PUBLISHED : Sunday, 02 July, 2000, 12:00am
UPDATED : Sunday, 02 July, 2000, 12:00am

Having lived in Australia for over a year, I was appalled to hear of the fire in a backpackers' hostel in Childers and the subsequent deaths from this appalling tragedy.

I know several people who work in hostels on the east coast and my initial concern was for my friends. Although I was relieved to find out that no one I know was involved, my heart still went out to the victims of this tragedy. As a result, I have been following the story in the Sydney Morning Herald via the Internet.

On June 29, I read that the survivors from New Zealand were being charged $125 dollars (I assume Australian or New Zealand dollars) by the New Zealand immigration authorities, because they had 'lost' their passports.

They have not 'lost' their passports, but are dealing with a situation that most of us thankfully will never have to deal with.

Having spent several months in the past in hostels in Australia, I am aware of the bonds that residents make. These people become like your family.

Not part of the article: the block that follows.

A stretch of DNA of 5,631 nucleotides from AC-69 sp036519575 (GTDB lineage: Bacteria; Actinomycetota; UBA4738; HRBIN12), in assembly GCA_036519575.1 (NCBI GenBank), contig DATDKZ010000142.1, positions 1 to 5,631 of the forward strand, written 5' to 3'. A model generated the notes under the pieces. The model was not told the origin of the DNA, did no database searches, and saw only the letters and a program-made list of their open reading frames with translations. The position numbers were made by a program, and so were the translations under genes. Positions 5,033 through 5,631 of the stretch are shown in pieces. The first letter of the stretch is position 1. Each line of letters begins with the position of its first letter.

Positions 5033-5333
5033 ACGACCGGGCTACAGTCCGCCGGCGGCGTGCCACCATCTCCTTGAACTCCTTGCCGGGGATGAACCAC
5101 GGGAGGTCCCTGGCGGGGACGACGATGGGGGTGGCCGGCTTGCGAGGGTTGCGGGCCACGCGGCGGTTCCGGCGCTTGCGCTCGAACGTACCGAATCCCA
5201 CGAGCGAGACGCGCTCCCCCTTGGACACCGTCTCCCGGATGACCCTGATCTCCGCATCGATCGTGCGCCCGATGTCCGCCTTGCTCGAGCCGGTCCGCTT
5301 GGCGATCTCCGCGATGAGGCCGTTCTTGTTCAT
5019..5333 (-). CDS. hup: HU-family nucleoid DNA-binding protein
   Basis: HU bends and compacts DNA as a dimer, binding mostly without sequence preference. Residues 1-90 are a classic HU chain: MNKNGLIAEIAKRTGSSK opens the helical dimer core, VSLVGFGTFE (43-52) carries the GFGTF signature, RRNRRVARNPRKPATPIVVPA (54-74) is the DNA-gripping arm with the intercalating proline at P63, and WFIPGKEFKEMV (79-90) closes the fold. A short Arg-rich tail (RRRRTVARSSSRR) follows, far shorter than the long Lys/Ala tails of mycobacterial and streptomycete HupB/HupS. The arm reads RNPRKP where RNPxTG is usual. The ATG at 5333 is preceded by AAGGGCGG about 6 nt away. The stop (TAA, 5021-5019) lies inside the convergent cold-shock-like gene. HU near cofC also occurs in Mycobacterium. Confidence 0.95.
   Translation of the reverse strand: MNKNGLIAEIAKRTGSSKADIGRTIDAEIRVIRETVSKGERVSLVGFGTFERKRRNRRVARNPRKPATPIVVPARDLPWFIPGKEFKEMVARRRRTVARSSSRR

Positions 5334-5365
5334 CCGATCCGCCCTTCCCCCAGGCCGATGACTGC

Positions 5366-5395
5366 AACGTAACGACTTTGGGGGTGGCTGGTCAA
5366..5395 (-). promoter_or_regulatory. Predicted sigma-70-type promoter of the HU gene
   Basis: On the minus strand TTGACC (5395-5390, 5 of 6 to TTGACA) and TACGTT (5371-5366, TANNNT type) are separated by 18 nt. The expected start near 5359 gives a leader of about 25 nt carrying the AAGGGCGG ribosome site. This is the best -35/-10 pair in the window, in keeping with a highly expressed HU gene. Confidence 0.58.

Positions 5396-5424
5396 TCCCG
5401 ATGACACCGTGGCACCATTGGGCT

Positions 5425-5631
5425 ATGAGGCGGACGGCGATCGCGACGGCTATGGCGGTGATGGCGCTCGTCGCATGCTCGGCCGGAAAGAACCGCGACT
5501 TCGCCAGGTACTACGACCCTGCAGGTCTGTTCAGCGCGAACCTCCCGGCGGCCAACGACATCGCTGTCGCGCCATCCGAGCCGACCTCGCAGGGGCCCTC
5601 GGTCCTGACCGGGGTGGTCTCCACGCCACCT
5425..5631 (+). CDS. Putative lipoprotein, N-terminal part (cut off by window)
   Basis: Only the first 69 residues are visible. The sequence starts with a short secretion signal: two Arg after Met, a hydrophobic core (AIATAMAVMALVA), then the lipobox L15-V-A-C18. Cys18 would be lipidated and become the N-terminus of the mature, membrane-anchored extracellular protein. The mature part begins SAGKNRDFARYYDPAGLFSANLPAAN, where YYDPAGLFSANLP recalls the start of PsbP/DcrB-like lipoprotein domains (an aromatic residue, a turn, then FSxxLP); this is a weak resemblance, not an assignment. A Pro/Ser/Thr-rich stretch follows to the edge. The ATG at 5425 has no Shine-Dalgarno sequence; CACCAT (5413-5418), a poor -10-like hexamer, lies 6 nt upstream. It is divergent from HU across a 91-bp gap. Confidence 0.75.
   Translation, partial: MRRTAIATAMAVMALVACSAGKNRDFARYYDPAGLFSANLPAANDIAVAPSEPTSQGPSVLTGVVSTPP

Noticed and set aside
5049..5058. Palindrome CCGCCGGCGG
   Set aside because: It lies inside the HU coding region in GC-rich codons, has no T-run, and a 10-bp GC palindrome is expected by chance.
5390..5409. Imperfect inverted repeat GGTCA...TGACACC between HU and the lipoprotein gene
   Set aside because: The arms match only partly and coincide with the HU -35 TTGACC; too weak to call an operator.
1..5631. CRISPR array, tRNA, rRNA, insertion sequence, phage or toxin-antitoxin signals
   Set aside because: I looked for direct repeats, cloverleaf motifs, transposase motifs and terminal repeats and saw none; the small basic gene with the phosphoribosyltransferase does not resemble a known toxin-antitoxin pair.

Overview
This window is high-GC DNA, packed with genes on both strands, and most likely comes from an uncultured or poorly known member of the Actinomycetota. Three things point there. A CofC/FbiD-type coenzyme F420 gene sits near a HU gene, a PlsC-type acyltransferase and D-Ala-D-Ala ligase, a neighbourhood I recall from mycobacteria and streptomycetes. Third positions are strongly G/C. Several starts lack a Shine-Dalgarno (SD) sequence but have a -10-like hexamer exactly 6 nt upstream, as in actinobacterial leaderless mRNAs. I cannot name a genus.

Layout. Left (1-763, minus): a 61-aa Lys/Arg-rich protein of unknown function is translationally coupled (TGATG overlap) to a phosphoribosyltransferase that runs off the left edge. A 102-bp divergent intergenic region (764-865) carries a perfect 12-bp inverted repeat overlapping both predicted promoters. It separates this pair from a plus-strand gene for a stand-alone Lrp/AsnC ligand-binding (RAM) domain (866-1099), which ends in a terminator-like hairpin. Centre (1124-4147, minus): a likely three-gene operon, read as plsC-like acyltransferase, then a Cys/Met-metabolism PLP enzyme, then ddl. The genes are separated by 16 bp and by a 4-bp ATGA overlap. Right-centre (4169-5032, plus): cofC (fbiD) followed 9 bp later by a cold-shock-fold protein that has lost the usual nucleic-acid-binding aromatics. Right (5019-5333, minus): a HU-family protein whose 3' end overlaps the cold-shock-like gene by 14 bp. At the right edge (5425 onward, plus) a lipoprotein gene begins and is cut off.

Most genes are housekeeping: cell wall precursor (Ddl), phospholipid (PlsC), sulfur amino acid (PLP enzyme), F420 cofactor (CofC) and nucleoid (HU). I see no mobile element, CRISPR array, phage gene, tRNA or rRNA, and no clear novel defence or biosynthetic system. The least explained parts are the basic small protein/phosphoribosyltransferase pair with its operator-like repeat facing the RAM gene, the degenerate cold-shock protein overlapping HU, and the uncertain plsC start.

Backpackers tend to be young, therefore they are people who can, in no way, prepare for this kind of disaster. To then be told by their government that they have to pay for a new passport at a time when they are grieving, is appalling.

This case is not isolated, it has happened before and will happen again. It is time to stand up to these government departments and ask them to see the bigger picture. These backpackers have suffered enough, why intensify their agony? Although many readers probably have no direct link with this story and see it as another piece of breaking news, I feel it is time we stood up and questioned the decision of the New Zealand Government to ensure that this will never happen again - in New Zealand or any other country.

The official who made that decision should be ashamed, and apologise to the victims, because they are victims. The government should be offering support to its citizens, not asking for money. People are suffering the loss of 15 friends whom they lived and worked with. The last thing they need is this type of bureaucratic insult.

The slightest thought and appreciation for these types of situations can save so much pain and heartache.

I appeal to the nearest New Zealand consulate to reverse this appalling decision and not ask for money, but to offer support at this traumatic time.

It is dealing with people, not statistics, and it is time that governments around the world realised this. My thoughts go out to the victims of this tragedy - the survivors and those who perished.